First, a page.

Some teachers strive to establish a partnership with their students’ parents. However, only 39% of teachers in the survey agreed that they would be interested in increasing their communication with parents. The DfE suggested teachers should increase their communication with their pupils’ parents as parental engagement has a large and positive influence on the way children learn. 61% of teachers disagreed with this method. These teachers believe there are alternative methods of reducing their workload that would be more effective. This is a common concern among teachers, but there is evidence to show that successful parental engagement strategies actually reduce teacher workload, rather than add to it.

Poor and inefficient communication between SLTs, teachers and parents often causes workloads to increase as information can be misinterpreted, important messaging can get missed, or too much time can be taken on communications administration. The key to successful parental engagement is having an effective and well-planned communications strategy, as well as taking advantage of the technology available to do this.

 Groupcall Top Tip: EdTech can help staff to complete a wide variety of tasks, including parental alerts/emails and online parents’ evening bookings. This reduces administration time and keeps all the important data in one place, allowing teachers to access important information in seconds.


Workload challenge recommendation #8: use of software for marking, homework & tracking pupil progress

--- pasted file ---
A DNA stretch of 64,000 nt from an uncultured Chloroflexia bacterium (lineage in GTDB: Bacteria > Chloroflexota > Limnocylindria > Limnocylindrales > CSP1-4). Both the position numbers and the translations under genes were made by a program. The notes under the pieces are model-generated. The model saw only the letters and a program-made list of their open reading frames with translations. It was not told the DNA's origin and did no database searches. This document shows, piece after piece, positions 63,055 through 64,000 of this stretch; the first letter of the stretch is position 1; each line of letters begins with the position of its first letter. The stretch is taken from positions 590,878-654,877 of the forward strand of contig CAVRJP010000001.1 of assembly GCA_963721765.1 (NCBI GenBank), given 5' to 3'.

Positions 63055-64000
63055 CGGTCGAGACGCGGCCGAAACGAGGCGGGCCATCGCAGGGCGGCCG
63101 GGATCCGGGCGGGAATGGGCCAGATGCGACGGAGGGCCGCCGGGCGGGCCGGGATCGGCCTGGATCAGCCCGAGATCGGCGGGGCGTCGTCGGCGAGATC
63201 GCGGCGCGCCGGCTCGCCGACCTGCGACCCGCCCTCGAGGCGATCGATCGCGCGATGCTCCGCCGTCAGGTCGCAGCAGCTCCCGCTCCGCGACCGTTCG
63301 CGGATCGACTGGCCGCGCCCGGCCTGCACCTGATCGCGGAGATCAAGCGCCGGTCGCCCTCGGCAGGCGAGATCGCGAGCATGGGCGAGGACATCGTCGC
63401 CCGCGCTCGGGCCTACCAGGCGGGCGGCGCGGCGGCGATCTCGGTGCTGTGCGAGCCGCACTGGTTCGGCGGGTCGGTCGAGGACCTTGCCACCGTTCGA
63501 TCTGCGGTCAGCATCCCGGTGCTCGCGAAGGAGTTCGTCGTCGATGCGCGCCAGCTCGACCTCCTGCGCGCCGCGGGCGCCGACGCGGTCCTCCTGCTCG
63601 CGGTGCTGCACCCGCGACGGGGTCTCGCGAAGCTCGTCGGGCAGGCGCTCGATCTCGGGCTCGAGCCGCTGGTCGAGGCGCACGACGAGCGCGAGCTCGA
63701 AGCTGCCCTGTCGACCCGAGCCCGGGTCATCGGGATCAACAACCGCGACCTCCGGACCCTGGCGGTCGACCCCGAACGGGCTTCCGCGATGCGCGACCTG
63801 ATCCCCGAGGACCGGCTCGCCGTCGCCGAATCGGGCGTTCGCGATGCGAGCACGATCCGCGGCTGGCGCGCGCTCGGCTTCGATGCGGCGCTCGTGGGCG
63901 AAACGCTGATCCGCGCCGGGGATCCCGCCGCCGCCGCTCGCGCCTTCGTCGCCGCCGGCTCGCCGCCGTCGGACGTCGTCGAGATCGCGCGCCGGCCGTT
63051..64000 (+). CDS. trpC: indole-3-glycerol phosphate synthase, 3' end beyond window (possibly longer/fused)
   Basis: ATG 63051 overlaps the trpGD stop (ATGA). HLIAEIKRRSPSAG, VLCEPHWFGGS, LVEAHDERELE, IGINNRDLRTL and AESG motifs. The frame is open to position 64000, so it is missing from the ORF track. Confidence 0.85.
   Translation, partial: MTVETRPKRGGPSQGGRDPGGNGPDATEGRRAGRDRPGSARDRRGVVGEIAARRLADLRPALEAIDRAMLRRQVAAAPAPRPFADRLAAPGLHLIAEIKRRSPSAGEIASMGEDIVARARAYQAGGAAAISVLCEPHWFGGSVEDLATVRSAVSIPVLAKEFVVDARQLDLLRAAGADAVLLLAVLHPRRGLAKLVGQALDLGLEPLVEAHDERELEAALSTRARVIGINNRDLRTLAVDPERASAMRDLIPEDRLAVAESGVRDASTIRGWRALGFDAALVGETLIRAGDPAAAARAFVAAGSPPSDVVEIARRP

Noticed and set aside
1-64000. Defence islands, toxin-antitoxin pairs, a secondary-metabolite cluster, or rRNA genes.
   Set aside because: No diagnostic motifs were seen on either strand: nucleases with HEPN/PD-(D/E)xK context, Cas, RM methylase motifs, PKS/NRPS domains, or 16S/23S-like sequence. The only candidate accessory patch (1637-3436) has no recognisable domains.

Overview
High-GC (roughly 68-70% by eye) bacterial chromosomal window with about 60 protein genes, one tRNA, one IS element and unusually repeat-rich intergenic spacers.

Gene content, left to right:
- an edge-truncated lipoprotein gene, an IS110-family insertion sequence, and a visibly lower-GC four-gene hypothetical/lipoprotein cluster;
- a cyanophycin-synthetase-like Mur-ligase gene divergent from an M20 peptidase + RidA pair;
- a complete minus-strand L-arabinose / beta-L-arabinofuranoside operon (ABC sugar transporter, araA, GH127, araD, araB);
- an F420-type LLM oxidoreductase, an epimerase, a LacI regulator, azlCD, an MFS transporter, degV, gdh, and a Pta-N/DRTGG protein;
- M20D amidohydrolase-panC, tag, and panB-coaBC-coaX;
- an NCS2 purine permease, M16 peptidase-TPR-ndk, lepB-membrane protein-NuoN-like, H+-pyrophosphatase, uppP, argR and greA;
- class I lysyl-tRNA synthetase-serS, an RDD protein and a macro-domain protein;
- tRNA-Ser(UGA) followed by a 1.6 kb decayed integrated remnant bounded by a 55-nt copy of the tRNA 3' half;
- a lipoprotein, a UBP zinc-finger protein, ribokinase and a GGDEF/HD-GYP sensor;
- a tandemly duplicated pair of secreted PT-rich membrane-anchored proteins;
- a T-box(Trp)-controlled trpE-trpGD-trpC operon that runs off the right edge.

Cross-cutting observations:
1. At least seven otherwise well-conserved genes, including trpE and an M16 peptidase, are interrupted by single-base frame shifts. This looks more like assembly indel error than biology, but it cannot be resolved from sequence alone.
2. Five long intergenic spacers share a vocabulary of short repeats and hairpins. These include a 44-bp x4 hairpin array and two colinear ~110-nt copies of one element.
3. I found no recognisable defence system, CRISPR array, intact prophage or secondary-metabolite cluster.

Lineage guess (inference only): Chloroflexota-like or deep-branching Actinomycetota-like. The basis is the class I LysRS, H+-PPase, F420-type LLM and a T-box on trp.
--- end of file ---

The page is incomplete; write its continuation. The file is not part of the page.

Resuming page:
The setting and marking of homework is constantly changing to improve the ways in which pupils are assessed. The DfE proposed using new technology and software to help reduce teachers’ workload by using systems such as Groupcall Emerge.

76% of teachers said that they would be interested in using easy-to-use and efficient software that tracks pupils’ progress to minimise workload. By opting for an online way of tracking student progress, the amount of written reports required is reduced and therefore workload is decreased. With capable software in place, data can be unified into one online system, giving teachers better access both at school and off-site. This software can enable all teachers to see pupils’ development from across all classes as well as their behaviour and attendance.

Schools all over the world are choosing Groupcall’s software solutions thanks to its reliability, ease of use and ability to unify different processes. Find out more about our school software solutions and request a free trial today.

71% of teachers stated that over the past 5 years, their workload has become significantly worse

Teaching is a demanding career that requires teachers to perform several simultaneous tasks. The research by Groupcall found that, on average, teachers spend 24 hours per week working in addition to their contracted hours.

Despite the DfE’s recommendations, this research found that teacher’s workloads are still increasing, particularly over the past year. Many of the responses from teachers highlighted a rise in marking, tracking, planning, data management and other administrative tasks. The survey however, found that the majority of schools which had tried the recommended suggestions had experienced some form of success.

Fig 3.png

When those surveyed were asked if they agreed with the statement ‘Over the past 12 months, my workload has changed significantly for the better’; 87% of teachers disagreed or strongly disagreed. This therefore suggests that the majority may not have found the DfE recommendations helpful, or are yet to implement them effectively.


Download the complete Groupcall report investigating reducing teacher workload.

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Topics: Groupcall Emerge, DfE, Teacher workload